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Get Started With Pusher: Client Events

This post is part of a series called Get Started With Pusher.
Get Started With Pusher: Using Private Channels
Get Started With Pusher: Using Presence Channels
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In this series, we've been learning about Channels from Pusher, a platform that allows you to give your users the seamless real-time experience they want. 

Throughout this series, we have looked strictly at server events—events that originate on the server—but we also have the ability to trigger events from the client. These are called client events, and they provide a different service than server events because some actions may not need validation or persistence.


 

Client events have several restrictions that your application must adhere to in order to use them. The most notable are:

  • Client events must be enabled through your Channels application's dashboard.
  • Client events can only be issued on private and presence channels.
  • They are not delivered to the client that initiates the event.
  • They are limited to no more than ten messages per second per client.

Triggering Client Events

We’ll look at an example of client events by adding a link to our private chat app that sends an alarm to all the connected clients. Client events are triggered from the object returned by the Pusher library's subscribe() method. We use this method inside the ChannelsChat Vue.js component with the following code:

Triggering a client event is very similar to triggering a server event. You use channel.trigger() to initiate the event and pass the event name and event data to it, like this:

Client event names must begin with client-, as shown in this code. The remainder of the name is completely up to you. The event data is nothing more than a normal JavaScript object that contains the properties (and their values) you want to send with the event.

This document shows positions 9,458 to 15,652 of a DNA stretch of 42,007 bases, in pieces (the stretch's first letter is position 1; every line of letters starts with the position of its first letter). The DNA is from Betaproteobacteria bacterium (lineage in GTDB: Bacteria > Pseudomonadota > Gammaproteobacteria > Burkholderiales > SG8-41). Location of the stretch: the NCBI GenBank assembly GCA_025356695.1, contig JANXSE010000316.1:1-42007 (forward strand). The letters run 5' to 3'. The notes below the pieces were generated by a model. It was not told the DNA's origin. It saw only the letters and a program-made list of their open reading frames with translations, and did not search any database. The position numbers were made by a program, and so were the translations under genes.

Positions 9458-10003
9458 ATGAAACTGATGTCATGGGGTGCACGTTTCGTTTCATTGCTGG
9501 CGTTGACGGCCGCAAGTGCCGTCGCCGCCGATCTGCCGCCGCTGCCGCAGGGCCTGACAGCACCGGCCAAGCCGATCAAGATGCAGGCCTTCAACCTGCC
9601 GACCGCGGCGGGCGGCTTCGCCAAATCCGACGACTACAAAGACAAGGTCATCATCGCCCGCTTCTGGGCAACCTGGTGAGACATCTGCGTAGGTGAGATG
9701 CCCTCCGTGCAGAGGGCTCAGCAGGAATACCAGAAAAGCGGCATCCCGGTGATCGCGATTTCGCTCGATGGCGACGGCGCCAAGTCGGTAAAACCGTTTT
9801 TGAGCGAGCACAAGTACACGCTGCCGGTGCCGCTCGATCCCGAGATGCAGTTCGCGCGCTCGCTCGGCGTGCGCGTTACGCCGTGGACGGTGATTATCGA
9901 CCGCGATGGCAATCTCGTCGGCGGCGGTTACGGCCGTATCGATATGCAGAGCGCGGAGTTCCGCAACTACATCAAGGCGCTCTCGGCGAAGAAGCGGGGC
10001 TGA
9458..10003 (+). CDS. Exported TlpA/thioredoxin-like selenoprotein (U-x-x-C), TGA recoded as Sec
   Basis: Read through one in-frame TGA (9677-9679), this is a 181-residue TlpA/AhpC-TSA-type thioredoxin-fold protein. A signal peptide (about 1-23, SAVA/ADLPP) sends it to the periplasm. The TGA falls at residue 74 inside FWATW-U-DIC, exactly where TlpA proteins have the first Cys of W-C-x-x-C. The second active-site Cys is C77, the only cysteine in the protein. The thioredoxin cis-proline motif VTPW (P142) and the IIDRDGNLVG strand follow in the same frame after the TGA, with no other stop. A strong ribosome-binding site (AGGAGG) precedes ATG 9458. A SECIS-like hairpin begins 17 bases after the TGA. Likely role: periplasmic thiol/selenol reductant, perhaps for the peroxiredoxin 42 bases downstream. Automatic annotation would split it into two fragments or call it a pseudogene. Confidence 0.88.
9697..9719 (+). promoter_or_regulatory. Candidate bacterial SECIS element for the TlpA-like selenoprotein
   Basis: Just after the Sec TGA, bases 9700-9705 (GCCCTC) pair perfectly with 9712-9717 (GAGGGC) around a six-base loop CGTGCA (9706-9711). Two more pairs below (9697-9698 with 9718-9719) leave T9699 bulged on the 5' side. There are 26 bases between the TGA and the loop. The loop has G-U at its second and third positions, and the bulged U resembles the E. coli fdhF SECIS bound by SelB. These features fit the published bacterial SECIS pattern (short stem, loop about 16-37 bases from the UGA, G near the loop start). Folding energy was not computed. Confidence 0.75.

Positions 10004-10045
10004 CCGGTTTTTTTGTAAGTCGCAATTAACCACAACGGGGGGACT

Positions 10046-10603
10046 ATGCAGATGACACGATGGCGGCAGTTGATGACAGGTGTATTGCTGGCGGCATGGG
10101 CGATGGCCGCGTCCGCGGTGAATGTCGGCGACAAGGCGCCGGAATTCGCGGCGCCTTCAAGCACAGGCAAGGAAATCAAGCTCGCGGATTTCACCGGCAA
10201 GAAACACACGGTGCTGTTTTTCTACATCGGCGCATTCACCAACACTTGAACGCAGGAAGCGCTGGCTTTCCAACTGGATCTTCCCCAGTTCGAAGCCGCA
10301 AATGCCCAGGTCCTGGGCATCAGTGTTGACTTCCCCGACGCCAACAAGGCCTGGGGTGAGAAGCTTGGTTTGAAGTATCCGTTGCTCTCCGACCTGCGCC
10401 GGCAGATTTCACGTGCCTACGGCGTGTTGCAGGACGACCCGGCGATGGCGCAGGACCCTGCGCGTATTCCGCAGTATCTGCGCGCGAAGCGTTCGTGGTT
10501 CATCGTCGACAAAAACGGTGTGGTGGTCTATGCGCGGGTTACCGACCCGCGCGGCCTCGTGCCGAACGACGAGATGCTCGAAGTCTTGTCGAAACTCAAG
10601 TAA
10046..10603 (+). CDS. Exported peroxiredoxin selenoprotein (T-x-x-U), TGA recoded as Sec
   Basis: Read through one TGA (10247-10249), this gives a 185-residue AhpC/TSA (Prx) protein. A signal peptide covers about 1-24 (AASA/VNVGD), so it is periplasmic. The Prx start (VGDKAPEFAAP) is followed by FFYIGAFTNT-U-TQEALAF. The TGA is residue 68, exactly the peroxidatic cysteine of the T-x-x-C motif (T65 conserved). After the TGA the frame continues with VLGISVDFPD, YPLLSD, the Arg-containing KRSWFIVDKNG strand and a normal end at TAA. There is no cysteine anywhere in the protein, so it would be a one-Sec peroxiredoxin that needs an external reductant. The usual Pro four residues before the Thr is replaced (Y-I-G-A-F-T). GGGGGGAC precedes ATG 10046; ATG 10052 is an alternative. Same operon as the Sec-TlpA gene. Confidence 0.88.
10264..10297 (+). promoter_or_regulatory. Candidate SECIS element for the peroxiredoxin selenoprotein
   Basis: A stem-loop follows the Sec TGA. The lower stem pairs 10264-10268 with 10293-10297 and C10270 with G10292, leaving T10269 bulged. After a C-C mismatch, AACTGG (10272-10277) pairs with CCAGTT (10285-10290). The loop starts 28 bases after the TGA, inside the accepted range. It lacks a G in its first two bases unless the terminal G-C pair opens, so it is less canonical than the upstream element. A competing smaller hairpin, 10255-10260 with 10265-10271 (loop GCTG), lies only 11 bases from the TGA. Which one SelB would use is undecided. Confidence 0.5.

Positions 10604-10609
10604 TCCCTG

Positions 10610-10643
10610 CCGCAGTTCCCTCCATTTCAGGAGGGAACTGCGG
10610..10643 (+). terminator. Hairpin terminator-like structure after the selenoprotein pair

Modifying the Chat Application

The chat application's channel object resides inside the ChannelsChat Vue.js component—that's where we create the object and set up the listener for the send-message event. We can restructure this component so that it provides a mechanism for triggering client events.

The first thing we need to do is store our channel object as instance data so that we can reference it throughout the entire component. We'll do this by adding a channel property to our component, like this:

Then we'll change the created() hook so that we store our channel object in the new channel property instead of the channel variable.

Just remember that this change requires us to prefix the previous uses of channel with this.

Triggering a Client Event

Now let's add a method that will trigger a client event. Let's call it trigger(), and its code will look like the following:

It accepts the event name and the message to include with the event and passes that data onto this.channel.trigger(), thus triggering the client event.

The user primarily interacts with the MessageSend component because it contains the UI for entering and sending messages. So we'll pass the trigger() method as a prop to MessageSend, like this:

Listening for the Client Event

The last thing we need to do in this component is listen for the client-send-alarm event. Listening for client events is almost identical to listening for server events—the only difference is the data we pass to the bind() method. Add the following as the last line of the created() hook:

For this event, we don't push the provided message to the chat screen. Instead, we simply display the provided message in an alert box.

Wiring Up the UI 

In the MessageSend component, let's first add the trigger prop to the component.

Let's then add the new alarm link after the Send button.

The link's click event is bound to the sendAlarm() method, which we'll add to the component's methods declaration. Here is this method's very simple code:

The sendAlarm() method simply calls trigger(), passing client-send-alarm as the event name and Alarm! as the message.

Testing the Changes

In order to see the results of our code changes, you'll need two clients connected to the chat app. While that may seem obvious, there is a very good reason for having two clients open: the client that initiates the event does not receive the event.

So, with two clients open, click the Alarm! link in one client, and you will see the event handled in the other client, as shown here:

Event being triggered on the left and handled on the right

The client on the left triggered the event, and you can see it handled in the client on the right.

Conclusion

It goes without saying that the majority of events used in Channels-powered applications are server events, but there are some cases where you may want to initiate an event that doesn't need server-side validation or persistence. With Channels from Pusher, it is incredibly easy to trigger and listen for client events!

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